Students in the sciences, economics, psychology, social sciences, and medicine take introductory statistics. Statistics is increasingly offered at the high school level as well. However, statistics can be notoriously difficult to teach as it is seen by many students as difficult and boring, if not irrelevant to their subject of choice. To help dispel these misconceptions, Gelman and Nolan have put together this fascinating and thought-provoking book. Based on years
of teaching experience the book provides a wealth of demonstrations, examples and projects that involve active student participation.
Part I of the book presents a large selection of activities for introductory statistics courses and combines chapters such as, 'First week of class', with exercises to break the ice and get students talking; then 'Descriptive statistics' , collecting and displaying data; then follows the traditional topics - linear regression, data collection, probability and inference. Part II gives tips on what does and what doesn't work in class: how to set up effective demonstrations and examples, how to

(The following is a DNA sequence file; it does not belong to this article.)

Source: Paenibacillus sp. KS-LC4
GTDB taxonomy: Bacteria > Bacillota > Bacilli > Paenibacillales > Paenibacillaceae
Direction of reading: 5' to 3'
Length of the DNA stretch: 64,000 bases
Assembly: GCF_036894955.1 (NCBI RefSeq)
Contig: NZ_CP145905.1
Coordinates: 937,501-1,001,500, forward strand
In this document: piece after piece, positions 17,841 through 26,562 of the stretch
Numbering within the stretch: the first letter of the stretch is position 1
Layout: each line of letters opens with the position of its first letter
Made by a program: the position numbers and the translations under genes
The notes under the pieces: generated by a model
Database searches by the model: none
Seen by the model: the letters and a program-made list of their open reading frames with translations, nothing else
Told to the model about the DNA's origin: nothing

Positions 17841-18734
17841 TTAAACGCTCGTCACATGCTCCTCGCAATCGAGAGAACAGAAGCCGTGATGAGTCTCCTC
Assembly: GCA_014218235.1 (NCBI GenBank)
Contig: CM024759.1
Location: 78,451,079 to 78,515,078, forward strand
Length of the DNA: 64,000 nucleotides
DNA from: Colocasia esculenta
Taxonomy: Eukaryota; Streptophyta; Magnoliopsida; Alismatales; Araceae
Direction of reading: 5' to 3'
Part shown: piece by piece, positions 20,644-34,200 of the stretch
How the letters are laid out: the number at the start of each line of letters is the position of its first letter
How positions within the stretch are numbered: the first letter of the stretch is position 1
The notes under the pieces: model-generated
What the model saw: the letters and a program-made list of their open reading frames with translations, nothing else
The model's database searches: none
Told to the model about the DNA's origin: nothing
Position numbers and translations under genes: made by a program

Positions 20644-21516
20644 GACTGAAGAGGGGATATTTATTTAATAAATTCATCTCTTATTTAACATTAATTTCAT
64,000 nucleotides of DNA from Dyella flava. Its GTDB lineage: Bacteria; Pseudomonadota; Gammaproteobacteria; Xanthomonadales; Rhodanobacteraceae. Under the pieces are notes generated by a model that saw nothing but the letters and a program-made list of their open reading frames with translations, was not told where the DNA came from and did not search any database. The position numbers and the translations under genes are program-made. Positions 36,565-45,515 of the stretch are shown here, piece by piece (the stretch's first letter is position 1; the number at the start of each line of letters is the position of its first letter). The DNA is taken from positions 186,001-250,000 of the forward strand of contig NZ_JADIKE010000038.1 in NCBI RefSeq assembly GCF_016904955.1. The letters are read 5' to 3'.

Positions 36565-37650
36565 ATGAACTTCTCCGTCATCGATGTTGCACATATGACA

encourage students to participate in class and work effectively in group projects. A sample course plan is provided. Part III presents material for more advanced courses on topics such as decision theory, Bayesian statistics and sampling.
About Andrew Gelman
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Published August 8, 2002
by OUP Oxford.
Business & Economics, Education & Reference, Professional & Technical, Science & Math.